The independent predictors for fetal macrosomia can be considered to represent the three determinants of fetal growth, i.e., history of a prior LGA newborn reflecting recent genetic and prior epigenetic influences, maternal obesity reflecting maternal factors, and third trimester maternal glucose levels reflecting stimulation of fetal insulin secondary to the transport of maternal glucose. The predominant influence of a history of LGA in the late second trimester appears to express the strong influence of genetic as well as epigenetic factors of the prior pregnancy on earlier fetal growth. This may reflect the period when the growth of non-insulin-sensitive tissues, e.g., bones, accounts for the main differences between fetal growth patterns. A pattern of early accelerated growth in diabetic pregnancies has been identified (11–13). Keller et al. (11) found that in infants of women with type 1 diabetes who showed accelerated growth before 24 weeks of gestation, approximately half exhibited symmetrical increased growth of both AC and head circumference in the presence of normal amniotic fluid insulin levels. Our model suggests that early accelerated growth may be less influenced by glycemia and more influenced by genetic and other epigenetic factors. We do not have an explanation as to why the history of LGA did not continue to be associated with fetal macrosomia after 32 weeks. However, at birth, having a history of a LGA newborn reemerged again to be an independent predictor for LGA. It has been well documented that women who have given birth to a LGA infant once before are much more likely to do so again (14). The fetal genotype has been estimated to account for ∼15% of the variation in birth weight (15).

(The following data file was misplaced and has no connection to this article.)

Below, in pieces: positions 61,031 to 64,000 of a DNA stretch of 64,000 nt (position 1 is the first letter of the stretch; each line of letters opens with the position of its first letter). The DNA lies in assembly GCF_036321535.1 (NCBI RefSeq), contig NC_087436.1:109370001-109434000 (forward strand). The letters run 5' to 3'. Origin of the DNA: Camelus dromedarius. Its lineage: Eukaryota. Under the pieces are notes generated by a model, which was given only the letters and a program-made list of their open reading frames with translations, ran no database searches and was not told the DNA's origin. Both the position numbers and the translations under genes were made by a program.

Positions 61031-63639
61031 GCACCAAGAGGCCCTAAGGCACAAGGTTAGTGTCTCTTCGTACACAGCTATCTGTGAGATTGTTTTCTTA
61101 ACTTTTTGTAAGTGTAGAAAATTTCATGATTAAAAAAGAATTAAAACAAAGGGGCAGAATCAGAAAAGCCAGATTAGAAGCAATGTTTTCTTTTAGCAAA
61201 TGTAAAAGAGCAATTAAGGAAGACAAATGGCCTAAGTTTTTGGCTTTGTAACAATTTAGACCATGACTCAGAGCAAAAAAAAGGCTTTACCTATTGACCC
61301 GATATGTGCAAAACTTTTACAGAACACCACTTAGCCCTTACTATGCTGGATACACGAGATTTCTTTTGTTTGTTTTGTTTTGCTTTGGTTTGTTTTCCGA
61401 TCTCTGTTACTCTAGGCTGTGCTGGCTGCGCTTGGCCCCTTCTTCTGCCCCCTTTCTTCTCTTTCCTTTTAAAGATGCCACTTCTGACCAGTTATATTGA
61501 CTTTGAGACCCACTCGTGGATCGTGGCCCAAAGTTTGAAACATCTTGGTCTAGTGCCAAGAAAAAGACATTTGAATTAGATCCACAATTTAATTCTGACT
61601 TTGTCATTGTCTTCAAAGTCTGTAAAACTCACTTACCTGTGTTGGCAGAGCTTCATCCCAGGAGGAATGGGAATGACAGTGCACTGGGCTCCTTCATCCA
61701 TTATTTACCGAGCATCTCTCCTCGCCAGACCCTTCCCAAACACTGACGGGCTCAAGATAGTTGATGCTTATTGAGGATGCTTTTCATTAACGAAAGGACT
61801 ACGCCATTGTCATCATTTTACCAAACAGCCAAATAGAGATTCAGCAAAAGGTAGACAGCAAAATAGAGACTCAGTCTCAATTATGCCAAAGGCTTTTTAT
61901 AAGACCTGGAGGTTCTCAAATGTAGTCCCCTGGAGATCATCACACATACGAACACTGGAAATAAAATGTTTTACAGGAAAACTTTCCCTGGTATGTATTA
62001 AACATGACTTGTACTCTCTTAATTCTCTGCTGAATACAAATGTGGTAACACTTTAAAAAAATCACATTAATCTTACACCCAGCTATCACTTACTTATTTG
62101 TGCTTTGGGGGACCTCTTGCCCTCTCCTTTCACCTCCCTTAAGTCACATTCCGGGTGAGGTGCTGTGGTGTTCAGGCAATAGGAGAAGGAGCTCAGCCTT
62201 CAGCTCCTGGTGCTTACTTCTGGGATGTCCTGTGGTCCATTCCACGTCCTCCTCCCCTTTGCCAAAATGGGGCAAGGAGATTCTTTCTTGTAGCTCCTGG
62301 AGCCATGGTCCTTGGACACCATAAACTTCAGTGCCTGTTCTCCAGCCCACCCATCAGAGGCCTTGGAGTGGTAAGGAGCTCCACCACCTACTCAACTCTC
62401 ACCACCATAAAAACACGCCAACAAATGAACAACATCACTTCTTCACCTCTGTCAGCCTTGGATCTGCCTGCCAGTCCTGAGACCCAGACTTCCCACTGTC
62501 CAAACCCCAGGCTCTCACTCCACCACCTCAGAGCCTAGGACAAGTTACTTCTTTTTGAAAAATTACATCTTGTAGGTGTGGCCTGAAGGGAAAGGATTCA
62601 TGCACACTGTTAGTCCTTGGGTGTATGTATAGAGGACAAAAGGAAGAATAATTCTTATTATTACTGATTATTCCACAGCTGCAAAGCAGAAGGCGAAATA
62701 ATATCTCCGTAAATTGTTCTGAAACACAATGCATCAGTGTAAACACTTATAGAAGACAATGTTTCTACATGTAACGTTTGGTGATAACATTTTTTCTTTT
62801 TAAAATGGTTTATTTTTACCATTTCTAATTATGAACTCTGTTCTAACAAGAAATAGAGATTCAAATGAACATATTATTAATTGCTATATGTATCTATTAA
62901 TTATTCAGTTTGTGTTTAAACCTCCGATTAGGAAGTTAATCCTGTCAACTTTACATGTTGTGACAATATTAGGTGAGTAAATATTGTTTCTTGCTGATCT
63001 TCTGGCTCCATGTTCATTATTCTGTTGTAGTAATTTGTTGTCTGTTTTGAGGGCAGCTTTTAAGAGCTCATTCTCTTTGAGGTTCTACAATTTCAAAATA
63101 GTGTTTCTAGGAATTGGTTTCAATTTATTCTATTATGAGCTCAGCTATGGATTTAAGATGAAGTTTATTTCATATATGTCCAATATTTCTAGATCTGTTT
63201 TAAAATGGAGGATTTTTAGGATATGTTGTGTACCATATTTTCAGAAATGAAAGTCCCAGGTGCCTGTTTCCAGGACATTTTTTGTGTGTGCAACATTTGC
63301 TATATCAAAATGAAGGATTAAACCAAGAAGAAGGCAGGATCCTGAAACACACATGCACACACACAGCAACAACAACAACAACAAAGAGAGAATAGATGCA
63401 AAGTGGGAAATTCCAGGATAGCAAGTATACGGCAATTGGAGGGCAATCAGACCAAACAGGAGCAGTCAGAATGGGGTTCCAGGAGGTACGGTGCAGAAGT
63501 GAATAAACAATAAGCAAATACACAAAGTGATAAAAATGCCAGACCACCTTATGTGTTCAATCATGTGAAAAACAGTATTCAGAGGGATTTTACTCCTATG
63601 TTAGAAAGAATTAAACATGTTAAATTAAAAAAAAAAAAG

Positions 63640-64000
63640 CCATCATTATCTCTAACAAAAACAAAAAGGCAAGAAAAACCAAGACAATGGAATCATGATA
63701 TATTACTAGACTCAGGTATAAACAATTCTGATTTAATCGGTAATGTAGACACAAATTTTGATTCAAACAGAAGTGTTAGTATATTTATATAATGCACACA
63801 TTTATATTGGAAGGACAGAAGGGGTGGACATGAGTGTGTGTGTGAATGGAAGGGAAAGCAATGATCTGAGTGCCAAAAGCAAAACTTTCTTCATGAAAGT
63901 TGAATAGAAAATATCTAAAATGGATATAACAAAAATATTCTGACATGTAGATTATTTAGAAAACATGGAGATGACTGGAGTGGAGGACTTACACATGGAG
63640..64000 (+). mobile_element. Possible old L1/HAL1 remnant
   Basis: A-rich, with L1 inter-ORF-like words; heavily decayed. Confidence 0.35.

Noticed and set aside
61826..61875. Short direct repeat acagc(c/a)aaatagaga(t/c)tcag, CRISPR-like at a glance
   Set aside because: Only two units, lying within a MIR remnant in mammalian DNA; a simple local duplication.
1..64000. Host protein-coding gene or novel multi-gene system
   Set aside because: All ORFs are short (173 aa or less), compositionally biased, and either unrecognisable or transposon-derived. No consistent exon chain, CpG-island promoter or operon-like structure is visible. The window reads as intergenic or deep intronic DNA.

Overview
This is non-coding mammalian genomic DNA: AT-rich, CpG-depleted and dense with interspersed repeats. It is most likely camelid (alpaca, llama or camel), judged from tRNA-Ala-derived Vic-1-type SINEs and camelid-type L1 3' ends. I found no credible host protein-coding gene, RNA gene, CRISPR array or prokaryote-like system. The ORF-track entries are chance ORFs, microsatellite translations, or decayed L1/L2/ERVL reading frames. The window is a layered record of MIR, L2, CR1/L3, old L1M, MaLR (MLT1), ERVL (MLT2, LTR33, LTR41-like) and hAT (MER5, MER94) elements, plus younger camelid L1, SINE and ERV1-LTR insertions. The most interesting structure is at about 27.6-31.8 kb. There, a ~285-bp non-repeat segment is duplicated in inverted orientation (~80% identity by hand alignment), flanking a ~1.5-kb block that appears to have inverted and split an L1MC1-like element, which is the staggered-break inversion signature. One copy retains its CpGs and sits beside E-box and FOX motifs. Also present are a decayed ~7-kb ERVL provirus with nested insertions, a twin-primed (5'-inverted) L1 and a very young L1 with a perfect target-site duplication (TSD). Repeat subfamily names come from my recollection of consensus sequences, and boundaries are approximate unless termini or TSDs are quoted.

After 28 weeks, we found maternal obesity to become a predictor for fetal macrosomia and for LGA at birth. Maternal obesity has been shown to be a strong independent risk factor for newborn macrosomia regardless of whether maternal glucose tolerance is normal (16) or impaired (17). Obesity has been associated with a decreased insulin sensitivity and peripheral hyperinsulinism and subsequent fetal macrosomia in the face of normal maternal glucose levels (18,19). Maternal obesity has also been associated with increased levels of serum lipids and triglycerides, which in turn produce fetal macrosomia (20). Elevated lipid levels, similar to maternal levels, have been demonstrated in macrosomic infants born to obese women. In contrast, macrosomic infants born to lean women had normal lipid levels, similar to nonmacrosomic infants (21). In early pregnancy, maternal obesity appears to play less of a role in determining fetal growth. Thus, our finding that maternal obesity influences fetal growth later in pregnancy may reflect that fetal adipocyte proliferation and fetal storage of lipids occur primarily in the third trimester. In infants of diabetic mothers, the abdominal wall fat accounts for 63% of the variance of the AC and the greatest component of the difference in birth weight between normal size and LGA (22).